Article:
While covering a shift at the clinic the other day, I had a very interesting phone call and follow up exam. One of our clients, who has a soft spot in her heart for Dachshunds, had adopted a young puppy. The puppy was doing great at home, but the pet parent was concerned about the hair in the puppy’s eye. After speaking with her for a bit, I came to realize that she was describing hair growing on the eye itself. Unable to make a diagnosis over the telephone, I encouraged her to bring the puppy in to the office. Upon examination, I discovered that her newly adopted puppy had an ocular dermoid (also referred to as a choristoma). I decided then and there that this would be the perfect topic for my next blog.
So, what is an ocular dermoid? For starters, a dermoid is a skin-like growth that develops in an abnormal location. In other words, this is normal tissue (i.e.: this is not cancer) that decides to grow in a place it doesn’t belong. An ocular dermoid is a growth of skin-like tissue on the structures of the eye. They are most commonly seen on the cornea (outer layer of the eye), eyelid conjunctiva, or third eyelid. This tissue has many of the structures of normal skin: hair, glands, fat and sometimes pigmentation. This is a congenital condition, which means it is present from birth, however, it may not be obvious until a pet gets a little older. Luckily, some pet insurance providers, like Petplan, offer coverage for hereditary conditions like this.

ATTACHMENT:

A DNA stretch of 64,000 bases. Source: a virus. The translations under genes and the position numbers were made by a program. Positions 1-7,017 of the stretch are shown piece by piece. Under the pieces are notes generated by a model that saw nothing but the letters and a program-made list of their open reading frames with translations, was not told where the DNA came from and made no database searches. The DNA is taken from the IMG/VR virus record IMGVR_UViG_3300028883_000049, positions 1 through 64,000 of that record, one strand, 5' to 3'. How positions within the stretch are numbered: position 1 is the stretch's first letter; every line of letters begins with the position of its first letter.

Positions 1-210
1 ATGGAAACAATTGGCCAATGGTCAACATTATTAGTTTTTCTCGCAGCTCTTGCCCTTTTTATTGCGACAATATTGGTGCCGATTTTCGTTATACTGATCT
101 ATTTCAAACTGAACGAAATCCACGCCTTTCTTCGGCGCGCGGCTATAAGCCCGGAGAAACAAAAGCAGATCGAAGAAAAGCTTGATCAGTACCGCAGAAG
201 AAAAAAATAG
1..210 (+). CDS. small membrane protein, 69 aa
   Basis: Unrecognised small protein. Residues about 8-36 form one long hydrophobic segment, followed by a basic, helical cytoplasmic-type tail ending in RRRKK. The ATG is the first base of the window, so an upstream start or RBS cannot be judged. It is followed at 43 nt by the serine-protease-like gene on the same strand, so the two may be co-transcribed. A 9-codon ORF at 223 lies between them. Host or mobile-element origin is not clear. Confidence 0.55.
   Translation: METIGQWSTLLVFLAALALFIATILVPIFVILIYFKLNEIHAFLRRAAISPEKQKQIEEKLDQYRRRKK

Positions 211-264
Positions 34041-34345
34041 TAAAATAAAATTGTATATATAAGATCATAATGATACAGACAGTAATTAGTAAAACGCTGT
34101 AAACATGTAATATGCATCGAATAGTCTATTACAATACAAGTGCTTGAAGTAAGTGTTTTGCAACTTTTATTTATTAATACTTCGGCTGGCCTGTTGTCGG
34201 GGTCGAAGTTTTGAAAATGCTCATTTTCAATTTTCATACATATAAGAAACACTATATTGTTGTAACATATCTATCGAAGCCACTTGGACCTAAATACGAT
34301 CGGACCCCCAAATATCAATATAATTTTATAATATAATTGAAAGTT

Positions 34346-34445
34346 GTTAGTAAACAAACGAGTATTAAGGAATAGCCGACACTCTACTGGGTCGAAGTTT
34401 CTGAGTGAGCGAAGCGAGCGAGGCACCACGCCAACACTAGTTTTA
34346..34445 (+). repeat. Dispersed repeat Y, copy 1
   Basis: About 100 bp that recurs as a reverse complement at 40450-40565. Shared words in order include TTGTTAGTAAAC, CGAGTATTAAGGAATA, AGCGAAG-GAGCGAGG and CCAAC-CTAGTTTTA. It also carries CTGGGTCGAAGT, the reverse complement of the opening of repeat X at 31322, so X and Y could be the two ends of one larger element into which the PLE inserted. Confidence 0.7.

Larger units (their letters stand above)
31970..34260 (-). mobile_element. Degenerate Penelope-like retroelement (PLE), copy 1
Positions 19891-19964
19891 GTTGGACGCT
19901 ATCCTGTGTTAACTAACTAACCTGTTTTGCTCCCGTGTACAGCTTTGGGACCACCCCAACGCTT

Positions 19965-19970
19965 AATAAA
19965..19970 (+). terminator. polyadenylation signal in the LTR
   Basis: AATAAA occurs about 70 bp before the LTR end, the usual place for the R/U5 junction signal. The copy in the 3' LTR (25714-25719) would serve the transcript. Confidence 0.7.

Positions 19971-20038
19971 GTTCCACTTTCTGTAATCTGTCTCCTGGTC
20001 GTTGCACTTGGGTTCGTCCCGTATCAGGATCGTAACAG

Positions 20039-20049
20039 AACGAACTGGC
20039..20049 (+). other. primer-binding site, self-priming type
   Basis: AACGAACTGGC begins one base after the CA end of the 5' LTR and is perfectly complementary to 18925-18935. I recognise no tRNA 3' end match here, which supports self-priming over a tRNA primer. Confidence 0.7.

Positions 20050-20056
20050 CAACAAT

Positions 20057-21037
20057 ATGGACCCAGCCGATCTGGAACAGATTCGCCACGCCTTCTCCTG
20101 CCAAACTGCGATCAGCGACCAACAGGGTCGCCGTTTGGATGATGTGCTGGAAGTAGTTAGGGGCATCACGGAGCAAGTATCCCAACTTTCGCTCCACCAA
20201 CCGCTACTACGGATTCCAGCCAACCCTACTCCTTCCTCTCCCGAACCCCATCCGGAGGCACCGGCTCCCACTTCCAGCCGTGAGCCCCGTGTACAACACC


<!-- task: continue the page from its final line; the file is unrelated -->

The most commonly affected breeds include Dachshunds, Dalmatians, Doberman pinschers, German shepherds, and Saint Bernard’s. Cats can also have ocular dermoids. They can occur in only one eye, or they can be seen in both eyes. It isn’t uncommon for there to be other abnormalities within the eye when ocular dermoids are found, so make sure your vet or veterinary ophthalmologist does a thorough ocular exam.
Owners may not even notice that their pets have an ocular dermoid, and some pets will go their whole lives without the dermoid being a problem. Other pets will experience ocular pain (usually seen as squinting or rubbing at the eye), excessive tearing, redness, corneal irritation, abnormal discharge, swelling of the tissues of the eyes, decreased vision and corneal ulcers.
The only way to definitively diagnose (and treat) an ocular dermoid is to have it surgically removed and sent off for histopathology. If your pet is experiencing any side effects from the presence of the dermoid, surgery is likely warranted. If your pet isn’t experiencing any side effects, and your veterinarian has reason to believe that it is an ocular dermoid, surgery may not be indicated. As I said before, some animals go their entire lives with ocular dermoids and never have a problem.
Fortunately, this is not a condition that needs to raise anyone’s blood pressure, or keep you up at night with worry. After discussing the condition with my client, she decided to wait and see if her new puppy exhibits any clinical signs associated with his ocular dermoid. Until then, her family just sees it as one more reason to love their very unique new puppy!
To more waggin’ and purrin’. rwkj